“Questions for My Father” is a document of the inquiries, doubts and reservations of a generation of men who came of age in the late 20th century. The work builds upon an eponymous series of drawings Karl Haendel began in 2007.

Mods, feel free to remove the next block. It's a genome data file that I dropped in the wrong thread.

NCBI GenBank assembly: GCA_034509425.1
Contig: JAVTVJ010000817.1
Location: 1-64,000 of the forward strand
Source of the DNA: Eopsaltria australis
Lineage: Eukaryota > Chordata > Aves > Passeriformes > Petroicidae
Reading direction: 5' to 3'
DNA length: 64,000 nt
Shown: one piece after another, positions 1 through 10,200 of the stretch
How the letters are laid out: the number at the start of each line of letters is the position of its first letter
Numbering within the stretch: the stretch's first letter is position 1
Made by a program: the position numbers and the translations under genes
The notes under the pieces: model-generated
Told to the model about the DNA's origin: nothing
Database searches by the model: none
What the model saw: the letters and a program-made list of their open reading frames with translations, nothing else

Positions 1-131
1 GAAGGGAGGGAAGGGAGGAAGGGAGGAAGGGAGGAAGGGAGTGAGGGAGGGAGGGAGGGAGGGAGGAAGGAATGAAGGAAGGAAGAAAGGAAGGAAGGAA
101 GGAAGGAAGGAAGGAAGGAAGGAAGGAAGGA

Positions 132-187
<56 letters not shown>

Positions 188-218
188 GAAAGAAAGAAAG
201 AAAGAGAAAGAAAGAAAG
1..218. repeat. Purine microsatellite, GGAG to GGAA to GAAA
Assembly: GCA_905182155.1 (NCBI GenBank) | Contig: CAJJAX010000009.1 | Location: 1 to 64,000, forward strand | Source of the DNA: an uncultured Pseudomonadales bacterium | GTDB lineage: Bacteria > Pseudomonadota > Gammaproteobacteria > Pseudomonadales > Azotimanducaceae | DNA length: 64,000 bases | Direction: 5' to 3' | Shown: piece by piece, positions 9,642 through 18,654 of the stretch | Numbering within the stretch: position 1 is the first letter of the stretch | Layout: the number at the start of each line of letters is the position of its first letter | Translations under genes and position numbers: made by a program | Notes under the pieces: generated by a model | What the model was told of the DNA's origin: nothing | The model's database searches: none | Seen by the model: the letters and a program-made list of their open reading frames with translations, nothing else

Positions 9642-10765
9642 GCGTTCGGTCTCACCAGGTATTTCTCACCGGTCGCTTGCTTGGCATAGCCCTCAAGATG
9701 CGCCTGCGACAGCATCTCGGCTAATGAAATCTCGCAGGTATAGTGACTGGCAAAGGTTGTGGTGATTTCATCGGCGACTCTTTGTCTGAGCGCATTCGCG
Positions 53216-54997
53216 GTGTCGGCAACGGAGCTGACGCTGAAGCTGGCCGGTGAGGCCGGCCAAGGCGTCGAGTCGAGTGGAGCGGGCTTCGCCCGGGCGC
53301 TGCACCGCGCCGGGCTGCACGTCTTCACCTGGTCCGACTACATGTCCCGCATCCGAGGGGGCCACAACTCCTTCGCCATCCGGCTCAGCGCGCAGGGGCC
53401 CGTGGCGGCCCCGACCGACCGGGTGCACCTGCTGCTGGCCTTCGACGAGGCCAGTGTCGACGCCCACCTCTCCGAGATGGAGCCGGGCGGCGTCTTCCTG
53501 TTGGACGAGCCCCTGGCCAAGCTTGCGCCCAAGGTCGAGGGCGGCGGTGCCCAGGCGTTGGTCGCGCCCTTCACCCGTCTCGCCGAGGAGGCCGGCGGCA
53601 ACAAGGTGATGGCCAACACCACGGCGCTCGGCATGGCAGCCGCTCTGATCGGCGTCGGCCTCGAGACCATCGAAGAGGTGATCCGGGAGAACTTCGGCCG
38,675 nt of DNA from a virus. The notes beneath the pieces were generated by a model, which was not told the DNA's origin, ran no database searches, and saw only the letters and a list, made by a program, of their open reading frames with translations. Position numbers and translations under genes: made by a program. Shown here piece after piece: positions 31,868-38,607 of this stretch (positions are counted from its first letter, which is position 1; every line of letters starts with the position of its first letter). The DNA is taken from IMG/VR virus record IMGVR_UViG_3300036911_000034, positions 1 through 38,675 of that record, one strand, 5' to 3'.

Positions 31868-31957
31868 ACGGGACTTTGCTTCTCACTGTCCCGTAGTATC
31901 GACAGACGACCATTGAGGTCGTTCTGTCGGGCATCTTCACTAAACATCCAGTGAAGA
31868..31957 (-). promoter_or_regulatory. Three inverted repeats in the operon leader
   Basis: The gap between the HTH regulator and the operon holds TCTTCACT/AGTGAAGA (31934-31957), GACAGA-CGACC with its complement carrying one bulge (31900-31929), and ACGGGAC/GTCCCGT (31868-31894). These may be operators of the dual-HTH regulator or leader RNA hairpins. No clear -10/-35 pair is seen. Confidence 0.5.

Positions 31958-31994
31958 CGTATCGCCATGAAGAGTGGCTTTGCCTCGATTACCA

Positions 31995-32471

Arranged like a series of portraits on a black, studio backdrop, the subjects of the film face the camera and, with a direct, even delivery that belies the emotional topics, ask things they always wanted to know about their fathers but never voiced. Some of the men have already lost their fathers; others rarely, if ever, knew them; and for many, their questions were just too hard to ask. Almost all are a part of Haendel and Ringbom’s social and professional milieu, of similar age and educational background and presently working in creative fields in New York and Los Angeles. The shared circumstances contribute a sense of community to the group, much as those of their fathers, who came of age in the 1960s, yield common questions about an era of Nixon, Vietnam, protest and radicalism. The men – many young fathers themselves – also build broader themes, asking about paternal regrets, depression and sexual fantasies.